hope, who is completely dissociated from all worldly surroundings, and who has renounced everything that appertains to the world. That person who, without being attached thereto, enjoys all objects of sense with the aid of senses that are completely under his control, who is possessed of a tranquil soul, who is never moved by joy of sorrow, who is engaged in Yoga-meditation, who lives in companionship with the deities presiding over his senses and dissociated also from them, and who, though endued with a body, never regards himself as identifiable with it, becomes emancipated and very soon attains to that which is highest good. One who never sees others, never touches others, never talks with others, soon, O ascetic, attains to what is for one's highest good. One should not injure any creature. On the other hand, one should conduct oneself in perfect friendliness towards all. Having obtained the status of humanity, one should never behave inimically towards any being. A complete disregards for all (worldly) things, perfect contentments, abandonment of hope of every kind, and patience,--these constitute the highest good of one that has subjugated one's senses and acquired a knowledge of self. Casting off all attachments, O child, do thou subjugate all thy senses, and by that means attain to felicity both here and hereafter. They that are free from cupidity have never to suffer any sorrow. One should, therefore, cast off all cupidity from one's soul. By casting off cupidity, O amiable and blessed one, thou shalt be able to free thyself from sorrow and pain. One who wishes to conquer that which is unconquerable should live devoting oneself to penances, to self-restraint, to taciturnity, to a subjugation of the soul. Such a person should live in the midst of attachments without being attached to them. 1 That Brahmana who lives in the midst of attachments without being attached to them and who always lives in seclusion, very soon attains to the highest felicity. That man who lives in happiness by himself in the midst of creatures who are seen to take delight in leading lives of sexual union, should be known to be a person whose thirst has been slaked by knowledge. It is well known that that man whose thirst has been slaked by knowledge has never to indulge in grief. One attains to the status of the deities by means of good acts; to the status of humanity by means of acts that are good and bad; while by acts that are purely wicked, one helplessly falls down among the lower animals. Always assailed by sorrow and decrepitude and death, a living creature is being cooked in this world (in the cauldron of Time). Dost thou not known it? Thou frequently regardest that to be beneficial which is really injurious; that to be certain which is really uncertain; and that to be desirable and good which is undesirable and not good. Alas, why dost thou not awake to a correct apprehension of these? Like a silkworm that ensconces itself in its own cocoon, thou art continually ensconcing thyself in a cocoon made of thy own innumerable acts born of stupefaction and error. Alas, why chest thou not awake to a correct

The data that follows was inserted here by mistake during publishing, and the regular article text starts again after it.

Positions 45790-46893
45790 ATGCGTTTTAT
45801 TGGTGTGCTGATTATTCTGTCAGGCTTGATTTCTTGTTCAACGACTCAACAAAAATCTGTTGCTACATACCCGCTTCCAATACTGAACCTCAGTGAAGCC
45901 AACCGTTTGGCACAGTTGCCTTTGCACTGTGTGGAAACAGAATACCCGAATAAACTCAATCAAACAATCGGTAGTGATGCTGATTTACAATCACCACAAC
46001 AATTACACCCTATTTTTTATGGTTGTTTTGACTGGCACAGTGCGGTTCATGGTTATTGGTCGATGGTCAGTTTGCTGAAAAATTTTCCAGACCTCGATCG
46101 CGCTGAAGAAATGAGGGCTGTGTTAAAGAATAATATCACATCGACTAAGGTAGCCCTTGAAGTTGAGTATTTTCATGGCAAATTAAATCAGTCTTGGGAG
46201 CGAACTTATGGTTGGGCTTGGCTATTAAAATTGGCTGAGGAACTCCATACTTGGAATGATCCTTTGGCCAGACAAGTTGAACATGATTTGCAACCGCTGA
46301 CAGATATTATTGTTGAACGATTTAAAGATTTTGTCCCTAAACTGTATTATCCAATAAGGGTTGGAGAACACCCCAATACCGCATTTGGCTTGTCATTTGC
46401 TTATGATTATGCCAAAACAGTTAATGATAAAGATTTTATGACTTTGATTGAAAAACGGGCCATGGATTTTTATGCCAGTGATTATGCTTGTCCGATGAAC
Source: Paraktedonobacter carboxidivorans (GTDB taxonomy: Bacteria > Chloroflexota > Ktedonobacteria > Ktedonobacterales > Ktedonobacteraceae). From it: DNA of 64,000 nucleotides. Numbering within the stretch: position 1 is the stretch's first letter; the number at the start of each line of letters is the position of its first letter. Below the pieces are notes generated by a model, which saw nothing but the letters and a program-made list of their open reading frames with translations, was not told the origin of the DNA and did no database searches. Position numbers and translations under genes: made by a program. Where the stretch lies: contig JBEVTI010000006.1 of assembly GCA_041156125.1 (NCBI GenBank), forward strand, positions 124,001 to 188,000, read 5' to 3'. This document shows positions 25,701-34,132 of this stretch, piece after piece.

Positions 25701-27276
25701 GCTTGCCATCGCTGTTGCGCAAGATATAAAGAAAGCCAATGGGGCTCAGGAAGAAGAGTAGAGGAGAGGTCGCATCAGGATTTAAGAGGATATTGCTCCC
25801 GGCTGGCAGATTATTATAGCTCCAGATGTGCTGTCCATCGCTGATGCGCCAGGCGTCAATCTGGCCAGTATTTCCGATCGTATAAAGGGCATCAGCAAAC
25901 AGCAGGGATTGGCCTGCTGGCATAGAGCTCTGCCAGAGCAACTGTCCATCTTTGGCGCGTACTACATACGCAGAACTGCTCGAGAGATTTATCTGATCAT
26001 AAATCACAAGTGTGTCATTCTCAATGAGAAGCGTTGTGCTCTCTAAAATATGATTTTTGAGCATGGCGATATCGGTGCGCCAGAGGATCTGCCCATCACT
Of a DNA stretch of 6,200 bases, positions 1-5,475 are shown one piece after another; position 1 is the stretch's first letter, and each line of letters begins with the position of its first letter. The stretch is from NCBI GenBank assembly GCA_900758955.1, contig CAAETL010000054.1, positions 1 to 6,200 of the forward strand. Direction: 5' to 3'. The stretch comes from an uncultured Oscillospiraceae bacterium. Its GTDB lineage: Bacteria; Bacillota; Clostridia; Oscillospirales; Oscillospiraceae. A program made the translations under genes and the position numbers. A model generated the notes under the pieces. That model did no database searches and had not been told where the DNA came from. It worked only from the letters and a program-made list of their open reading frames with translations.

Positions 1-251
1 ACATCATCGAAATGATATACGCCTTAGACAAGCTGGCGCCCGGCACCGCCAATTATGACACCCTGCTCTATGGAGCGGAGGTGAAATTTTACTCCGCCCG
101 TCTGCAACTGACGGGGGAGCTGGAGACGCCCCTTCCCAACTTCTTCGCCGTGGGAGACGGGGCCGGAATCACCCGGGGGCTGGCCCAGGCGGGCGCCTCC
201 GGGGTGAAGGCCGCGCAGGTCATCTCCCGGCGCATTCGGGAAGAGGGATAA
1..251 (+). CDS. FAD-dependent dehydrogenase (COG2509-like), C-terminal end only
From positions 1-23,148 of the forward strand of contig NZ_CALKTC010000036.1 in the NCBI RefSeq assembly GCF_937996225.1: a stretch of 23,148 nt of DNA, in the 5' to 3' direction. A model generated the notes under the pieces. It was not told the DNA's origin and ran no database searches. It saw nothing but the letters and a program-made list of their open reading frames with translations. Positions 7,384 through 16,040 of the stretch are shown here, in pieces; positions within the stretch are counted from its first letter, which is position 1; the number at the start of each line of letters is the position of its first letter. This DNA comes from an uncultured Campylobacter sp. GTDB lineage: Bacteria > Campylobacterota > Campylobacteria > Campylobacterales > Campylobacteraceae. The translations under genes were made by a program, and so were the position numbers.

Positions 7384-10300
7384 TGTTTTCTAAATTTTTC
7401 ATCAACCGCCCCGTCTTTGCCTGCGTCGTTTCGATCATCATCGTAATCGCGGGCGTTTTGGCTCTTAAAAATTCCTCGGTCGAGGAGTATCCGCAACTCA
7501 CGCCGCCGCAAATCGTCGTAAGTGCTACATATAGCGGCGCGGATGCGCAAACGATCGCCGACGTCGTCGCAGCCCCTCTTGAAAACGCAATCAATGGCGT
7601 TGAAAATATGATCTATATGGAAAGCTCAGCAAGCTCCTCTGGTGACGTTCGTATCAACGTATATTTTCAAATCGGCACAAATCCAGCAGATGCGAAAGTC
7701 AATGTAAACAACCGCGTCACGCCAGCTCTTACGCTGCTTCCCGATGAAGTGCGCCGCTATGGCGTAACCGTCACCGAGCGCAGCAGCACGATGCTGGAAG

apprehension of thy situation? No need of attaching thyself to things of this world. Attachment to worldly objects is productive of evil. The silk-worm that weaves a cocoon round itself is at last destroyed by its own act. Those persons that become attached to sons and spouses and relatives meet with destruction at last, even as wild elephants sunk in the mire of a lake are gradually weakened till overtaken by Death. Behold, all creatures that suffer themselves to be dragged by the net of affection become subject to great grief even as fishes on land, dragged thereto by means of large nets! Relatives, sons, spouses, the body itself, and all one's possessions stored with care, are unsubstantial and prove of no service in the next world. Only acts, good and bad, that one does, follow one to the other world. When it is certain that thou shalt have to go helplessly to the other world, leaving behind thee all these things alas, why dost thou then suffer thyself to be attached to such unsubstantial things of no value, without attending to that which constitutes thy real and durable wealth? The path which thou shalt have to travel through is without resting places of any kind (in which to take rest). There is no support along that way which one may catch for upholding oneself. The country through which it passes is unknown and undiscovered. It is, again enveloped in thick darkness. Alas, how shalt thou proceed along that way without equipping thyself with the necessary expenses? When thou shalt go along that road, nobody will follow thee behind. Only thy acts, good and bad, will follow behind thee when thou shalt depart from this world for the next. One seeks one's object of objects by means of learning, acts, purity (both external and internal), and great knowledge. When that foremost of objects is attained, one becomes freed (from rebirth). The desire that one feels for living in the midst of human habitations is like a binding cord. They that are of good acts succeed in tearing that bond and freeing themselves. Only risen of wicked deeds do not succeed in breaking them. The river of life (or the world) is terrible. Personal beauty or form constitutes its banks. The mind is the speed of its current. Touch forms its island. Taste constitutes its current. Scent is its mire. Sound is its waters. That particular part of it which leads towards heaven is attended with great difficulties. Body is the boat by which one must cross that river. Forgiveness is the oar by which it is to be propelled. Truth is the ballast that is to steady that boat. The practice of righteousness is the string that is to be attached to the mast for dragging that boat along difficult waters. Charity of gift constitutes the wind that urges the sails of that boat. Endued with swift speed, it is with that boat that one must cross the river of life. Cast off both virtue and vice, and truth and falsehood. Having cast off truth and falsehood, do thou cast off that by which these are to be cast off. By casting off all purpose, do thou cast off virtue; do thou cast off sin also by casting off all desire. With the aid of the understanding, do thou cast off truth and falsehood; and, at last, do thou cast off the understanding itself by knowledge of the highest topic (viz., the supreme Soul). Do thou cast off this body having bones for its